On to the cons. We feel obliged to tell you that there is no platform to put your bath supplies on in clawfoot bathtubs. So, if you climb into the bathtub and you forgot your bathing oils, you have to climb back out. Other disadvantages include the fact that it's quite difficult for kids, the elderly, and people with disabilities to get in and out of the clawfoot bathtub, per Remodelista. Also, if you purchase a cast iron bathtub, you just may have a weight problem, especially if you don't live on the ground floor writes.

Pros and cons of pedestal bathtubs

For the pedestal bathtub, the pros include the designs you get to choose from. For one, there is a square, oval, or one-sided rise to it. Also, pedestal bathtubs are usually slightly larger than clawfoot bathtubs. Furthermore, they usually have either a rolled edge or a spread out edge, and this makes it possible for you to store your soap close by, writes The Bathtubber

On the flip side, you might be bothered by how heavy the freestanding pedestal bathtub can be. Seriously, think about it. The bathtub itself is heavy, then when you fill it with water, it gets heavier. Then, when you get in, jeez that is so much weight to think about! This might not be functional if you do not live on the ground floor, writes Houzz. Another con you may want to consider is that pedestal tubs are strictly meant for baths, so you don't get to enjoy the combo of a bath and shower with this bathtub setup.

Durability and maintenance of pedestal and clawfoot bathtubs

Ordinarily, any cast iron bathtub, be it clawfoot or pedestal, can last about 30 full years. However, in recent times, a bunch of other materials have been used to make bathtubs that cater to the weight issue. If you purchase any of those spin-offs, like acrylic, Long Home Products writes that you should be able to get about a good 10 to 15 years out of the material. However, this depends on how well you maintain the bathtub.

To keep your bathtub clean, you need to rinse off every part of it after use. But that is common knowledge, and we know you want all of the life hacks, so we have a few. Firstly, for the pedestal bathtub, you want to ensure that at installation, it should be properly caulked to the ground well to avoid water from seeping underneath. Cleaning underneath the clawfoot bathtub, on the other hand might get tricky, so HubPages suggests that you use long brushes to clean all the dust and scrub underneath when need be. For grime that settles in crevices, simply use dish soap and a sponge or toothbrush to get it all out, writes Molly Maid.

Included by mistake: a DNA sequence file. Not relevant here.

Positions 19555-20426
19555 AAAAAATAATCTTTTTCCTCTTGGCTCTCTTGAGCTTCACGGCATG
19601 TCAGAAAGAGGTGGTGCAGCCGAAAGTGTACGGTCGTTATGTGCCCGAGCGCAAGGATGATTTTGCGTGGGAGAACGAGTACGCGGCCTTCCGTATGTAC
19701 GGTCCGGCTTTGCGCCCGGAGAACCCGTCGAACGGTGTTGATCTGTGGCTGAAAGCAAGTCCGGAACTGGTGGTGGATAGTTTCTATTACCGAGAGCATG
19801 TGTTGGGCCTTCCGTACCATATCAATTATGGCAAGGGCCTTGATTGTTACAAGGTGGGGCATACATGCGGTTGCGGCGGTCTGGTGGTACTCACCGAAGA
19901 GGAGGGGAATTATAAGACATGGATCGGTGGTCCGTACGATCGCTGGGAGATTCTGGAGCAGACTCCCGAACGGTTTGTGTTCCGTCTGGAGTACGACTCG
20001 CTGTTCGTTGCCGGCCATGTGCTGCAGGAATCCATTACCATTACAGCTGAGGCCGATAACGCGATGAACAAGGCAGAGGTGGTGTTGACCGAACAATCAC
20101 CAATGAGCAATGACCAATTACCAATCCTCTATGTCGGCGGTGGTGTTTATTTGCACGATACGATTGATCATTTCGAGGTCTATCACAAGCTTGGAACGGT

How do clawfoot bathtubs and pedestal bathtubs impact real estate value?

When we spoke about the differences between an alcove bath and a freestanding bathtub, we said that a installing freestanding bathtub means you will recoup at least 60% of your investment if you sell your home later. Well, we still stand on that. 

Even better: According to Pure Wow, the decision to add a luxury-style bathtub such as a clawfoot bathtub can help you get 29% more than the initial asking price of your home. Now, this is not because the clawfoot bathtub is super sleek and modern — it's because a timeless vintage feel is always a luxury, and humans tend to pay more for that sense of luxury. The same thing applies to a pedestal bathtub since it falls among the category of freestanding bathtubs, which The Bathtubber claims will provide a significant return on its value.